This is the second of two posts this week on Ebola. Read yesterday’s here: Why here, why now, and why so deadly?
I didn’t make a mistake in the chart above. Ebola’s 1,323 cases barely register when lined up next to killers like AIDS and cancer.
Drugs and vaccines have been in the works for a while, but drug companies aren’t interested in something that infects a handful of people each year in poor countries. (They, like the fictional Samuel Gall, are perhaps happiest specializing in “diseases of the rich”).
Treatments and vaccines in the pipeline
A better source of funding would be governments concerned about Ebola being used as a bioterror weapon. That’s how BioCryst is positioning its antiviral drug, currently known as BCX4430, which seems to be effective in monkeys but hasn’t been tested in humans yet. A Canadian company, Tekmira, is taking a similar approach with their RNA-based treatment; their studies were funded by the US Department of Defense.
Inspired by the recent outbreaks, the US’s NIH and FDA are working together to fast-track a Phase 1 clinical trial of an Ebola vaccine that works in animals and could be given to humans as soon as next month.
What we’re doing in the meantime
Ebola patients receive basic supportive care, for example to maintain hydration, but there’s no treatment that can make the disease go away. Antibiotics don’t work because it’s a virus; the antiviral treatment Ribavirin that works on some other hemorrhagic fevers isn’t effective against Ebola.
The only public health tools we have to prevent spread of the disease are good old fashioned isolation (for sick people) and quarantine (for those who have been exposed and may be sick). To find people who have been exposed, health workers track down people who have been in contact with someone who has the disease.
“None of us would be thrilled about the prospect of being admitted to an isolation ward,” says Daniel Bausch, the Ebola expert I spoke with for yesterday’s post. NPR reports that some families are choosing to hide a loved one’s infection rather than risking the “panic and ostracism” that may come from seeking treatment.
Health workers are seeing serious resistance to medical care in some areas. Another NPR report explains:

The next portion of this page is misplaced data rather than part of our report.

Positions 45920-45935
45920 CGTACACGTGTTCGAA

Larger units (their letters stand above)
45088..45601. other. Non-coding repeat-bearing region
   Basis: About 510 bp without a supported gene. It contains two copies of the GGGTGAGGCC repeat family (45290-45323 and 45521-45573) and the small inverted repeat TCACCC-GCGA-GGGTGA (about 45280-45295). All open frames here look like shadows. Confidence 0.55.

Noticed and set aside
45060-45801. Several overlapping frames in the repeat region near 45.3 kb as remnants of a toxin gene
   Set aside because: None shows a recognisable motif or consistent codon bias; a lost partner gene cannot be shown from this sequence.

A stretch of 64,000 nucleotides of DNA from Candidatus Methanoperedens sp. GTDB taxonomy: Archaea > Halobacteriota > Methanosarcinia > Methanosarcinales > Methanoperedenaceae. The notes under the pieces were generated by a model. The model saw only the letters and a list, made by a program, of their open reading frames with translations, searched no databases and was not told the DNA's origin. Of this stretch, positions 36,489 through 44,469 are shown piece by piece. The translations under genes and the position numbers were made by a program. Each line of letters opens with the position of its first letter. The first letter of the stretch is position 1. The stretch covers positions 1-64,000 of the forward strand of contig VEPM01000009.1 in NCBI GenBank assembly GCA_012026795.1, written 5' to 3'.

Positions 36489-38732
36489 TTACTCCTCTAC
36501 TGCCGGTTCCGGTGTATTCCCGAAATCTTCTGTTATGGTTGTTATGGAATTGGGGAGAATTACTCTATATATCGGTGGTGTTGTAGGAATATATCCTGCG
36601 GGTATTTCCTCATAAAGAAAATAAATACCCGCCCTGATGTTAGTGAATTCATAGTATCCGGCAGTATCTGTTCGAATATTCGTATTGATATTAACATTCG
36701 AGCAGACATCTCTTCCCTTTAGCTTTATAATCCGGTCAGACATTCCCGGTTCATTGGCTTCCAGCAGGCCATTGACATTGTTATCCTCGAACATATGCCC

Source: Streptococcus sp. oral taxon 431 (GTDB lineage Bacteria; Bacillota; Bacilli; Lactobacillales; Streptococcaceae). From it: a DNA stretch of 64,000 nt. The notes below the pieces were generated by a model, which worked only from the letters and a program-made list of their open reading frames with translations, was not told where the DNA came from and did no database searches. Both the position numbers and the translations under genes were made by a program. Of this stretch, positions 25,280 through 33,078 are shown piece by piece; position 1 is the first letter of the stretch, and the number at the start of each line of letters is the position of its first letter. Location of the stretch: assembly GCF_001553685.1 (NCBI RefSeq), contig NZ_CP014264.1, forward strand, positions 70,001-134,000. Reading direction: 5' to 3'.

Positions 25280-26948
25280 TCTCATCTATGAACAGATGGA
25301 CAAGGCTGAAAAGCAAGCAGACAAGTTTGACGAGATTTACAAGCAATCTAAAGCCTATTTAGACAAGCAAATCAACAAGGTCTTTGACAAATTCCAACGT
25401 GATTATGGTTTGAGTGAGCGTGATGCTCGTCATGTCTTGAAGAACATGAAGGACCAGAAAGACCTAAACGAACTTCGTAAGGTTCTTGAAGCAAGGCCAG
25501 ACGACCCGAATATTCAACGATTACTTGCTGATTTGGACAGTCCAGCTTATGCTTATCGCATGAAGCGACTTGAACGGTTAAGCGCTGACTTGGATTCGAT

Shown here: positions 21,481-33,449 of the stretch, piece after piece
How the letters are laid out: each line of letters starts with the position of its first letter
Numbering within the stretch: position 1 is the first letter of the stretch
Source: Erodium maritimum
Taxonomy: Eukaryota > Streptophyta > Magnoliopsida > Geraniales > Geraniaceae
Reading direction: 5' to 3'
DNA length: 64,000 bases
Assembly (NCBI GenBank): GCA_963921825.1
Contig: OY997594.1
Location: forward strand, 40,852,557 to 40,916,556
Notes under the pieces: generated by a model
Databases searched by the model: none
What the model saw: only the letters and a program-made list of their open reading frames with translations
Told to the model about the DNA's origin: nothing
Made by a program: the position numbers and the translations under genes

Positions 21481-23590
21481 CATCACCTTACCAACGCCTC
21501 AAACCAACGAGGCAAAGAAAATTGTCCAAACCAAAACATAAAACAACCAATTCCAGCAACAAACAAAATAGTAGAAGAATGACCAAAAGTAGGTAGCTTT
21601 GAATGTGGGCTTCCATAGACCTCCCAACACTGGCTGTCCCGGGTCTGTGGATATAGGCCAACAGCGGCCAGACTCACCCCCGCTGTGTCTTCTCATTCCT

A plague hits, and then a bunch of foreigners in spacesuits come and whisk away the corpses in shiny white body bags. There have been stories that this is all a scheme to harvest organs from the locals. … Dr. Tim Jagatic of Doctors Without Borders says the misperceptions are understandable: “We created a hospital, and a lot of people started to get sick and die.”
Bausch says that a good treatment or vaccine could reverse that trend: instead of tracking down patients and contacts who believe they have a good reason to hide from health workers, people “would be knocking on the door: ‘I think I have Ebola, could you please give me that treatment?'”
Epilogue: The three big questions
I asked Daniel Bausch what big questions still remain in Ebola research. He named three broad areas:
- As reported above, we don’t know any good treatments to offer patients and their contacts–just supportive care, quarantine and isolation.
- We don’t know enough about how the virus works in the human body. There are animal models that provide some glimpses, but to study humans you have to be able to do research in the middle of a raging outbreak of a rare disease. That’s tough. We have recently learned, for example, that it doesn’t always cause extensive bleeding. That’s why its name was changed from “Ebola hemorrhagic fever” to the simpler “Ebola virus disease.”
- We don’t know enough about how the virus spreads. Probably it circulates in bats and is occasionally transmitted to other animals, including humans, as a dead-end host–but the disease is so rare we don’t have a good way of studying it in the wild. Bausch says that while he was in Guinea recently, a group of ecologists started collecting bats from the local population, but their results are not yet published.